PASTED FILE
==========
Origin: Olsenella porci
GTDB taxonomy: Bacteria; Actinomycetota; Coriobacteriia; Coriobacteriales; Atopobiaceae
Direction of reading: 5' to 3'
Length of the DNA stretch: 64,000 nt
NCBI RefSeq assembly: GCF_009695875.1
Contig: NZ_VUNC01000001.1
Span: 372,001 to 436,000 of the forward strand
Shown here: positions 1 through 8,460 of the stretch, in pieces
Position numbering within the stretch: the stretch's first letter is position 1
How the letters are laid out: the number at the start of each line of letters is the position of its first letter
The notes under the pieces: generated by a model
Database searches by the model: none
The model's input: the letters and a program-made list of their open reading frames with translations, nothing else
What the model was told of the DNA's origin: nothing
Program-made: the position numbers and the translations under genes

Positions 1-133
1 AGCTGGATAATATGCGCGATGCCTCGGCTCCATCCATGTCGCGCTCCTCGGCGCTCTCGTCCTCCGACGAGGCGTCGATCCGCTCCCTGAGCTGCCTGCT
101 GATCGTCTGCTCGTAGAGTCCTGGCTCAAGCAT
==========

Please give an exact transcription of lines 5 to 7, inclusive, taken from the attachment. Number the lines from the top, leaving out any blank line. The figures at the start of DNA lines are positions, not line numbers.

NCBI RefSeq assembly: GCF_009695875.1
Contig: NZ_VUNC01000001.1
Span: 372,001 to 436,000 of the forward strand